The elongation of the figures Giacometti sculpted somehow emphasizes their isolation, which is further emboldened when the walking figures are placed on the same base, such as in City Square (1948). Independence is highlighted by the figures’ placement near one another, forming a composition that embodies the motions one sees every day in a city. Giacometti is carefully able to create a work that exposes simultaneously both individuality and togetherness, a play on existential questions asked by his friends Jean Paul Sartre and Simone de Beauvoir. Are we each isolated? Is our sense of shared experience an illusion?
Some of Giacometti’s pieces call to mind the disturbing novel and movie A Clockwork Orange. His use of cages and intensely sexual objects are meant to bestow discomfort: Walking Woman and Woman with Her Throat Cut were both created in 1932. The latter is a captivating composition, ribs slash through the air, and the “head” is attached by a simple loop. This condemnation of violent death is a disturbing image meant to make the viewer uncomfortable. Disagreeable Object (1931) achieves the same. You could tell your child it’s a porcupine trapped in a banana, but it’s more obviously a dildo used as a torture device.
Giacometti dances with themes of torture and sex, isolation and community. The Nose (1964) is another condemnation of violence. Giacometti saw his traveling companion die and was plagued by nightmares he echoed in this sculpture. The haunting face, hung from a rope, has a nose like the barrel of a rifle that reaches out of its surrounding cage. Like Head on a Rod, the mouth is open in anguish. At the Guggenheim, these intense sculptures are buffered by several boring paintings.
“Oh, gosh, wow, incredible!” a woman exclaimed, beaming at one of Giacometti’s paintings. She tugged her bottom lip. “Would you just look at that?” she said to her companion. “Absolutely breathtaking.”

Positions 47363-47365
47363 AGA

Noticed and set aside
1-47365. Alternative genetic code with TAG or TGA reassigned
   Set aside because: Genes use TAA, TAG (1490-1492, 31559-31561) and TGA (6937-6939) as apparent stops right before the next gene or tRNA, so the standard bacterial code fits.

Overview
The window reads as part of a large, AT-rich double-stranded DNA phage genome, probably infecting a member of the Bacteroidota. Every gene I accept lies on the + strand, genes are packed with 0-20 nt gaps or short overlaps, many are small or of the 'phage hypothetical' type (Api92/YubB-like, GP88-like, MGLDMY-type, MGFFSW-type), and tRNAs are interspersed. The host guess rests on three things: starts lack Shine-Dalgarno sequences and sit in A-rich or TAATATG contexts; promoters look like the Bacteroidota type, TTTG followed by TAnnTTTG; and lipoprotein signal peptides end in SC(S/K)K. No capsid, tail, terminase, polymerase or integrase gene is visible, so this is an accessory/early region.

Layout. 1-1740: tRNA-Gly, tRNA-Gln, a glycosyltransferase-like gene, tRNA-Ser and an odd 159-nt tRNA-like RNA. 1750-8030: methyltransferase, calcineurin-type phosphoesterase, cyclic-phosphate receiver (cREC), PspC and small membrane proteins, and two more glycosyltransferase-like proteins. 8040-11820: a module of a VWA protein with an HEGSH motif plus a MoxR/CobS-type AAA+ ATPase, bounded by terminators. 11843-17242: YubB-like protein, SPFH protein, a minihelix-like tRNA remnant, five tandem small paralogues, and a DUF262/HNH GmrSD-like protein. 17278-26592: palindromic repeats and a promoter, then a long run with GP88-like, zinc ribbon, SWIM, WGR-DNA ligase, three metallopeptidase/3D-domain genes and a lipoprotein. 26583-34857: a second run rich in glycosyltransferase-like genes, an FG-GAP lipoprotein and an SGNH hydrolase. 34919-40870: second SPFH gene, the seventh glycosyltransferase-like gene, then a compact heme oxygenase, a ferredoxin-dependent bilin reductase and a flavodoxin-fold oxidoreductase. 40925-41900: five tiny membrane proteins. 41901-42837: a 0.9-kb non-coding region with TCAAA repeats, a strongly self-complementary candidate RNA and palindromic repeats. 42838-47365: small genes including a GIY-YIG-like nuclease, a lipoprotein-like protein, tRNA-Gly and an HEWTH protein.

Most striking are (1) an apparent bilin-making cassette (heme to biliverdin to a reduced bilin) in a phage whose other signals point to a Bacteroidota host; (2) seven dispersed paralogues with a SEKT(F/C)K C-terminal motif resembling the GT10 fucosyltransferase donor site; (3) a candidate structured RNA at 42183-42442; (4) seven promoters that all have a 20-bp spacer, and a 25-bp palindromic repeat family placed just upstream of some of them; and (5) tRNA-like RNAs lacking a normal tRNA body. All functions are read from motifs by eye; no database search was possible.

I went to look at the painting after she was able to pull herself away. It was gray, very gray. I could make out Annette sitting in the studio (as I was guided to see by the title). It looked like what could have once been a colorful painting that somehow survived a house fire.
But among the monochrome paintings, there are some that still manage to intrigue. Another portrait of Annette, Black Annette (1962), is piercing. Her face rises out of a smoky background, sketched in manic, squiggly lines of black and white and more gray. Her eyes are intense, the main focus of the painting. They glare at the viewer with quiet confidence.
Those eyes sent a shiver down my spine. There was something spooky about the whole collection of grim works. What was Giacometti trying to get across? I recalled how I felt when I would read a particularly grisly scene in a Dostoevsky novel.
Giacometti can sway his audience’s emotions with ease, a product of all his labor to confront the surreal through art. He successfully took the word ominous and gave it a physical form. Hands Holding the Void (1934) is the epitome of Giacometti’s Surrealist exploration. The face gives the impression of a fish out of water, gills flicking up and down in panic. The feet are pinned down to the base by a sheet of bronze, and as your eyes travel up to the hands you wonder what they are hoping for. It evokes a moment when panic finally melts into tranquility, by an act of will or against it.
Such strange and contradictory elements are the essence of Giacometti’s sculpture, like someone who finds light by crawling through a murky tunnel.
“I have the feeling, or the hope, that I am making progress each day,” Giacometti said. “That is what makes me work, compelled to understand the core of life.”
By: Emily Ferguson
(Washington Free Beacon)